Israel cleans its capital: African migrants must move out!
"it seems that someone wants to force them into ’slave labour’"
Some 3,000 African asylum-seekers have to leave Tel Aviv because of an August 2008 ruling by the Israeli Ministry of the Interior. The ruling permits asylum-seekers to reside and work only in towns and cities north of Hadera and south of Gedera, about an hour’s drive from Tel Aviv, where they now live.
The ruling was initially imposed only on newcomers but in recent months asylum-seekers living in Israel for longer periods have experienced the same constraints on their work permits, forcing them to leave their homes.
Unemployment is rife in Israel’s south and north while in Tel Aviv asylum-seekers can find menial jobs as street-sweepers or restaurant workers and are able to support their families. Tel Aviv also has the one school in Israel that caters to the special needs of asylum-seekers’ children – the Bialik Elementary and High School in southern Tel Aviv.
Romm Levkovits, a spokesperson for the “Moked” (hot line for foreign workers), confirmed that: “This rule uproots scores of asylum-seekers and forces them to start life anew far away from their communities, and far from the services offered to them here, like free clinics and schools. It also forces them to be far from their jobs.” On 17 February, the asylum-seekers protested in Tel Aviv against this regulation asking the government to allow them to remain in Israel’s main city.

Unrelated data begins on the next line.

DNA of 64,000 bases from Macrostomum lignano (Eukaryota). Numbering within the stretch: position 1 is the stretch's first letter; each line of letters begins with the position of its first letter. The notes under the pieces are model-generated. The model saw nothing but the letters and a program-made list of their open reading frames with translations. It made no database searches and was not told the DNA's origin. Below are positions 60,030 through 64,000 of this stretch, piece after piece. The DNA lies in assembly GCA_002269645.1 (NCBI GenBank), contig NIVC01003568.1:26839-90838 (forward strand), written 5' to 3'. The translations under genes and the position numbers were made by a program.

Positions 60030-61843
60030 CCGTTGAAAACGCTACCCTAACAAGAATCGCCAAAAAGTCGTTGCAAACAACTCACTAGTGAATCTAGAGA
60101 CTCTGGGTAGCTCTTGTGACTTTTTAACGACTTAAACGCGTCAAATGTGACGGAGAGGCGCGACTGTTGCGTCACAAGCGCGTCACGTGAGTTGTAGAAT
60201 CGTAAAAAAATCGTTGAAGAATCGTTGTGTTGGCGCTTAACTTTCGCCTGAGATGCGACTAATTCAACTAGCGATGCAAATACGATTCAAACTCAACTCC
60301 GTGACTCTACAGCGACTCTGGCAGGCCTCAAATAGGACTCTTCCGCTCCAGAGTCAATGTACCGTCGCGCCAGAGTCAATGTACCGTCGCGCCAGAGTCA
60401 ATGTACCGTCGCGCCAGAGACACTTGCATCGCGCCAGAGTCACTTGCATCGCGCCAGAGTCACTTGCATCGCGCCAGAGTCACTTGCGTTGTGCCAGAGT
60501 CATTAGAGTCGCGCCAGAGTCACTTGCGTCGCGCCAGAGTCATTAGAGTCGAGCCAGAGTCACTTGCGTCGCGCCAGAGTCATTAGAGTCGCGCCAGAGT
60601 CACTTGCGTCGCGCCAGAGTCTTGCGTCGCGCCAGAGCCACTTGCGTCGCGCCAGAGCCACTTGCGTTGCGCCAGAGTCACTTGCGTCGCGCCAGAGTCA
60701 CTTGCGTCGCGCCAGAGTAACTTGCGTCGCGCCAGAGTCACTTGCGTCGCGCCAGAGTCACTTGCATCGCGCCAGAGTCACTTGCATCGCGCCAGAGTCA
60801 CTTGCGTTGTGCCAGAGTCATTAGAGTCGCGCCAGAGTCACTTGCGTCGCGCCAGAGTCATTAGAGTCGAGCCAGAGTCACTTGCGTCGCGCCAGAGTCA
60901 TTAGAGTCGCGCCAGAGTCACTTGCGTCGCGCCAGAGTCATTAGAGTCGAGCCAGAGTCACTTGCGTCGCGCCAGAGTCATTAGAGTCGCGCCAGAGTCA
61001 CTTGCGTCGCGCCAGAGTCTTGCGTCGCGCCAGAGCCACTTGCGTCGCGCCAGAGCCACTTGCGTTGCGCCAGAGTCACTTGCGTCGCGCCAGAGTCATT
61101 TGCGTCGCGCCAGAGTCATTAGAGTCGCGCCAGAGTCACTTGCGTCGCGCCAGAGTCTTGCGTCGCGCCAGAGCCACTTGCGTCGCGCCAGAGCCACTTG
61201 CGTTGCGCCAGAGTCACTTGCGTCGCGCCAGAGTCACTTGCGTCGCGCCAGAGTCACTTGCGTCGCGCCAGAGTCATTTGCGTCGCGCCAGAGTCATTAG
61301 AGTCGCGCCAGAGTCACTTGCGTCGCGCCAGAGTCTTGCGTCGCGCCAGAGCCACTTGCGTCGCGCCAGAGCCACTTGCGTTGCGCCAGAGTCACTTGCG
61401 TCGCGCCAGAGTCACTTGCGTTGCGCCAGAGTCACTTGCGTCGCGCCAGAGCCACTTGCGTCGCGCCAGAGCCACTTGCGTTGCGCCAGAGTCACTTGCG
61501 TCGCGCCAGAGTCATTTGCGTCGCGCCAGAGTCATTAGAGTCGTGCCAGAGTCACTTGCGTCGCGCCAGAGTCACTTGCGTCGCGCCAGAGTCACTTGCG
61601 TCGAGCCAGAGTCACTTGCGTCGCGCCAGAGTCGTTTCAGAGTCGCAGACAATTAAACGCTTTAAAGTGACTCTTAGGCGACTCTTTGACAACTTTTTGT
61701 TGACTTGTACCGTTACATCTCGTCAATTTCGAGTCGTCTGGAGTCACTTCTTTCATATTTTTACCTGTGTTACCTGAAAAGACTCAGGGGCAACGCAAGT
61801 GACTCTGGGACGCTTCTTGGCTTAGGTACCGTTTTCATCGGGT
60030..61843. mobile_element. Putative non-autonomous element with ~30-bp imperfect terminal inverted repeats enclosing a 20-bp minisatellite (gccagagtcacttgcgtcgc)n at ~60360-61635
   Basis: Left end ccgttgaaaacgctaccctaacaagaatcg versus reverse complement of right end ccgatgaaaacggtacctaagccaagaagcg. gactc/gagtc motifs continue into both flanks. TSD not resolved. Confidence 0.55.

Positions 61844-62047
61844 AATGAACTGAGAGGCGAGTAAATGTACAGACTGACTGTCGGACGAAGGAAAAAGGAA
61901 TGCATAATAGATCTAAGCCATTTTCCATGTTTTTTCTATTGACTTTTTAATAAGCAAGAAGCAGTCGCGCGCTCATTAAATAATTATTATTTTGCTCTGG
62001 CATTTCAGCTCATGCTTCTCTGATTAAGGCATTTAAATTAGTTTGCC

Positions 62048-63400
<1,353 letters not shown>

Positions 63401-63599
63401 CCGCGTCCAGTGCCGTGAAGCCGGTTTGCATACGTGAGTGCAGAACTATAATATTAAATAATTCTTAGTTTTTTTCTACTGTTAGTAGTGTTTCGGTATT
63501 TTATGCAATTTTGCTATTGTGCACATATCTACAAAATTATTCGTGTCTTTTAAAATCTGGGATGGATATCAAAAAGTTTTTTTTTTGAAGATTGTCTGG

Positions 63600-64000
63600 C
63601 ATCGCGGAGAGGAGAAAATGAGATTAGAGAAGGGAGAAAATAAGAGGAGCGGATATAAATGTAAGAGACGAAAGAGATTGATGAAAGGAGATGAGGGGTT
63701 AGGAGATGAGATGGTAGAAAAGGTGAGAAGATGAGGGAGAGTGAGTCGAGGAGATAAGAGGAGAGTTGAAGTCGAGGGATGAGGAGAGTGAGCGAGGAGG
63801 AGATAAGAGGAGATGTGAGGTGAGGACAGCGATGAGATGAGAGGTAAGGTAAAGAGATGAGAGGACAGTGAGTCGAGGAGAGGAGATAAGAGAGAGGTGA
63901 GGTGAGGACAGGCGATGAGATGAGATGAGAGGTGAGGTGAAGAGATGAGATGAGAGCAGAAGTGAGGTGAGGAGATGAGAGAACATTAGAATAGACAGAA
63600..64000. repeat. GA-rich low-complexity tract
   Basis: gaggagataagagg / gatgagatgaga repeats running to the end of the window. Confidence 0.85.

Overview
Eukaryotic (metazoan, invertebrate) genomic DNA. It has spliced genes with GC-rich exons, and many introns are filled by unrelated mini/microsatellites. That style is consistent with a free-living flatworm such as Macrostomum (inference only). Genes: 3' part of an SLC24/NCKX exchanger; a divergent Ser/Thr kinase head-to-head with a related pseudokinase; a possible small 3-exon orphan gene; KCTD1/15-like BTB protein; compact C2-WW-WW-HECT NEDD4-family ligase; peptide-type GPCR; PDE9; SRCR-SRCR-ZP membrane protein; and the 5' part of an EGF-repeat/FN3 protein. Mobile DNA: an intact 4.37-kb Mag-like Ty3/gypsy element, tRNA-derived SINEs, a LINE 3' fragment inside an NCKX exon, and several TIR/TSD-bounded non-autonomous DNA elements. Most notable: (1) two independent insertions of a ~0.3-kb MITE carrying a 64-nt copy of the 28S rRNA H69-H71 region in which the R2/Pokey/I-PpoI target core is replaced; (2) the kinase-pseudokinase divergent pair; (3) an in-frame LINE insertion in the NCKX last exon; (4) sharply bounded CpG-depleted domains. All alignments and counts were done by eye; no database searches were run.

"We feel that this is a move aimed at returning the asylum-seekers to work in agriculture at less than minimum wages. Asylum-seekers have worked before in agriculture and were treated harshly by their employers. They were finally allowed to leave the Kibbutzim [collective farms] and start a normal life, now it seems that someone in the Population Administration [part of the interior ministry] wants to force them back into ’slave labour’,” According to a source in the aid community.
This allegation follows Israel’s attempt to reduce the number of foreign workers needed for agricultural work. However, Sabine Haddad, an interior ministry spokesperson, has claimed that normal jobs were available outside Tel Aviv.